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The UK government was right to prevent three right wing activists from entering

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Three extreme right-wing activists and social media influencers were banned from entering the UK last week. They were supposed to deliver speeches in the Speakers’ Corner, in Hyde Park, London and to meet with Tommy Robinson, the former leader of the English Defence League.

This ban from the British Border Force has been considered by many an “anti-far-right move” that threatens free speech.

Brittany Pettibone, an American fiction writer and alt-right commentator and her boyfriend Martin Sellner, an Austrian alt-right law student, were stopped at Luton Airport, detained for 2 days and deported. Lauren Southern, the Canadian activist and Youtuber, was held in Calais, France when she was trying to get a bus to the UK. She later responded with a YouTube video whose controversial title “Closing down free speech in the UK” gave way to a fired discussion online.

According to a spokesperson for the Home Office, "Border Force has the power to refuse entry to an individual if it is considered that his or her presence in the UK is not conducive to the public good." Brittany posted on Twitter the letter she received from an immigration officer, in which it was stated that her presence in the UK would pose "a serious threat to the fundamental interests of society and are likely to incite tensions between local communities in the United Kingdom."

Can this be considered political discrimination and, even worse, a threat to the freedom of speech and expression?

Well, it can.

The Speakers’ Corner was created exactly for the purpose of sharing different ideas, regardless of how much they differ from the ideas shared by the majority of the population. That is indeed what free speech is all about: peacefully expressing what we believe in without being detained, judged or punished for doing so.

It is, therefore, very easy to call this act “discriminative”.

Three apparently harmless people were denied entrance to a country merely due to their political views. However, for such powerful claims, people might need to research a bit more on the background of these three alt-wing activists. Instead of judging the discrimination towards them, why not trying to understand the reasons behind such ban?

Firstly, the alt-wing ideology, it is directly connected with concepts such as white supremacism, antisemitism, Islamophobia, homophobia and, the most obvious one, neo-Nazism. Most people consider such values absurd, harmful and completely against the humankind- thankfully. But then we have the other side. Despite being a minority, they exist.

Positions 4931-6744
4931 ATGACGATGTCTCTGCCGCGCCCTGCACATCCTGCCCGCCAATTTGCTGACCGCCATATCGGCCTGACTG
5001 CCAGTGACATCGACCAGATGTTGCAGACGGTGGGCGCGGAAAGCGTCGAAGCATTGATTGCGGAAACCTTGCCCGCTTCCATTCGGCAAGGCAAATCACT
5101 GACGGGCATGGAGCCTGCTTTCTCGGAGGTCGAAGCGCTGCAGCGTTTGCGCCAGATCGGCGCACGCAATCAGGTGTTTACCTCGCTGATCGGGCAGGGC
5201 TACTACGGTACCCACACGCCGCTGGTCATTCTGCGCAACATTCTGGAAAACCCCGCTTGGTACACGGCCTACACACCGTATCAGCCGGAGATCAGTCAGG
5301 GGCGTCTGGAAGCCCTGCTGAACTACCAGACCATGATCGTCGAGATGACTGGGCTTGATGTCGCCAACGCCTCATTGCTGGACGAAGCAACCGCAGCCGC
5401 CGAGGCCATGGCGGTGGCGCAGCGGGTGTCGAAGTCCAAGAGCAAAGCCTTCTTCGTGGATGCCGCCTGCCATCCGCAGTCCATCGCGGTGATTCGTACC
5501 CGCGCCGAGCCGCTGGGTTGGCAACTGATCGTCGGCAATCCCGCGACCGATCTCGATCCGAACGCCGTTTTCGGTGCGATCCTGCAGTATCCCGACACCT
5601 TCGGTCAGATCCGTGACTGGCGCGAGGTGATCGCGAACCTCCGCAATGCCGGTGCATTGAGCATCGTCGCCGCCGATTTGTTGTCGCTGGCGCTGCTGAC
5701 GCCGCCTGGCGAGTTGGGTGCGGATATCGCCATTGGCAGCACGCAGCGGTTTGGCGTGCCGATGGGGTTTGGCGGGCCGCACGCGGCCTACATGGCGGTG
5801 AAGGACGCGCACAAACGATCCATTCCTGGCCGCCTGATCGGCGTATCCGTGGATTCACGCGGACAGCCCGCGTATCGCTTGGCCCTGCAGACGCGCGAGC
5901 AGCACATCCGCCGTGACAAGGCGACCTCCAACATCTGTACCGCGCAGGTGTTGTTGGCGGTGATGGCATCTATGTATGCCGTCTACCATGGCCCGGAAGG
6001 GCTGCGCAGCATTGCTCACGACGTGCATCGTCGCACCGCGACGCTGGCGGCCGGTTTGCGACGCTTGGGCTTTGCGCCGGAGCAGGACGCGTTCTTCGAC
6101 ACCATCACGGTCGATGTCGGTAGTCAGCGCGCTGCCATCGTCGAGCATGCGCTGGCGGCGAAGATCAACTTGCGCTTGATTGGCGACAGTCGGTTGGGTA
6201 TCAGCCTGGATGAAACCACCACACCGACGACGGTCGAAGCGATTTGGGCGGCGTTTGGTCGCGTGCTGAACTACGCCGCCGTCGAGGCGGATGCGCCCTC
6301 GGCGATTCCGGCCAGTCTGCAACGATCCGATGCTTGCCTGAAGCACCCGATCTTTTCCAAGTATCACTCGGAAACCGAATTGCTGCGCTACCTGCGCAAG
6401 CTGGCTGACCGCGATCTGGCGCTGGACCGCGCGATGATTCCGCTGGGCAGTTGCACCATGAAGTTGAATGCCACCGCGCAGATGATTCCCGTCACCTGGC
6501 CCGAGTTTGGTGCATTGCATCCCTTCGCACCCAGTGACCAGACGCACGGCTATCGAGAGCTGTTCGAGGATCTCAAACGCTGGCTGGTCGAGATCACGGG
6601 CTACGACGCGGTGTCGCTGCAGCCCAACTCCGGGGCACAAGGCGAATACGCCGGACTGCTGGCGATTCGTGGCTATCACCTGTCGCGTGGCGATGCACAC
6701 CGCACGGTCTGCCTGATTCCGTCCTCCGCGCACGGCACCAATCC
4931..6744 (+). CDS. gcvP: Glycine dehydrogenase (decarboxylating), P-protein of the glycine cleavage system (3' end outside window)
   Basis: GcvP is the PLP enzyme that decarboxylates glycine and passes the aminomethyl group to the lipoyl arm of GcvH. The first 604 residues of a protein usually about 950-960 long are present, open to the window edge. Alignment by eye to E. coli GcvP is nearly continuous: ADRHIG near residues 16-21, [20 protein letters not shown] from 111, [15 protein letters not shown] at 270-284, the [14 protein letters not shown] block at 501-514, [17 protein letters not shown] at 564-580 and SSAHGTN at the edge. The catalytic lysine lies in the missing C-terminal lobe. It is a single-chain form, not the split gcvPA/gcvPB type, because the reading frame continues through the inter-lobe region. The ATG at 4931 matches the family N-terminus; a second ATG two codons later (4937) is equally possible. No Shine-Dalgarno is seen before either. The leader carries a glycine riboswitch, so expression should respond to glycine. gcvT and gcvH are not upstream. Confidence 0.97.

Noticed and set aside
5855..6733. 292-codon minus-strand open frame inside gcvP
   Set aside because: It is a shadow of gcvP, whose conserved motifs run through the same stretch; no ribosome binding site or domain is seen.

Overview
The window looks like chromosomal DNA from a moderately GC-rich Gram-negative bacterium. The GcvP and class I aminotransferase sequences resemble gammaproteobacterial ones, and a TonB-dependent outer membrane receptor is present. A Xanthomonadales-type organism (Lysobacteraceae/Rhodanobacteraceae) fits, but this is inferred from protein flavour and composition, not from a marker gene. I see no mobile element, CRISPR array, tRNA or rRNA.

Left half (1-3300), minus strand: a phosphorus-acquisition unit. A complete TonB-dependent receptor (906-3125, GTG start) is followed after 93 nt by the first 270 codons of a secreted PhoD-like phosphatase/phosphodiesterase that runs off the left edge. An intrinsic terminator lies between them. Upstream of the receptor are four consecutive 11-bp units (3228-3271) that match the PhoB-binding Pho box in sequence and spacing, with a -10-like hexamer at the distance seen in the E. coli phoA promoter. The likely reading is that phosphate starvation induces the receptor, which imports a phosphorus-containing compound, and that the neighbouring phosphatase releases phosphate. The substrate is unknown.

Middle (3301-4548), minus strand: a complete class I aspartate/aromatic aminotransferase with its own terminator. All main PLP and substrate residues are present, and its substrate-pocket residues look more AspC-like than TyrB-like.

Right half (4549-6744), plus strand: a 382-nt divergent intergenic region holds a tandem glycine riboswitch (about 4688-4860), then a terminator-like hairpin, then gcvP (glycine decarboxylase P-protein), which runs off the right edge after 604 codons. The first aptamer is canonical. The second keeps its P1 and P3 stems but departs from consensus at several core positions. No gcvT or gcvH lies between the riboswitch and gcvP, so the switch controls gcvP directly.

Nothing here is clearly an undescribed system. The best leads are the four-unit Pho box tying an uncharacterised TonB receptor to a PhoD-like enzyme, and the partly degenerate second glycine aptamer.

Brittany Pettibone considers herself a “white nationalist”, supported Trump in his election campaign (nothing surprising) and promoted theories such as the white genocide. Martin, her boyfriend, is the leader of the New Right movement in Austria, which advocates for white separatism and all those -isms that are too painful even to write. Lastly, Lauren Southern is the author of a book called “Barbarians: How Baby Boomers, Immigrants, and Islam Screwed My Generation” and was detained by the Italian Coast Guard for blocking a ship with refugees, only last year.

I supposed the adjective “harmless” does not suit them anymore. These are just a few examples of what these social media personalities have been doing, but it might be enough to back up the UK’s argument that their views are triggering.

Considering this, perhaps the UK just banned hate speech. Perhaps there is no “free speech” here and their visions are actually damaging to the country’s legislation and, most importantly, values. Perhaps it is not even about the country’s values, but values shared around the world. It’s about human rights. It’s about common sense and knowing the definition of right and wrong.

If their views weren’t so extreme, they wouldn’t be banned. But we are talking about harmful visions, ideas that shouldn’t be spread. In this case, a country should prevent people from trying to spread them. When it oppresses human rights so severely, the “free speech” line is crossed and they shouldn’t be tolerated anymore.

There is something here that I struggle to understand- these people are the ones who protest for more control and regulation in countries’ barriers. Something must be wrong. That is exactly what the UK did- it reinforced its control. So why are they protesting for less civil rights to minorities and more civil rights for them? This seems like Karma to me.

I am biased, of course. I have my own political views and they are very different from the ones these three activists defend. Everyone is entitled to have their own political opinions and the British Border Force did not arrest them for defending alt-wing policies, it just did not collaborate with them.

According to Nick Lowles, chief execute of Hope Not Hate, an anti-racism campaign, "during the last two to three years the government has taken a very strong position against hard-line neo-Nazis, extreme Holocaust deniers, banning many who've attempted to enter the UK." Now, they are paying closer attention to “softer” targets, such as these activists.

And I am glad they are doing so. I am glad that I live in a country that does not go along with violence, hate and any kind of discrimination towards any minority. Putting aside my political views and writing as a mere human being who wants my rights assured, it was well done.

 




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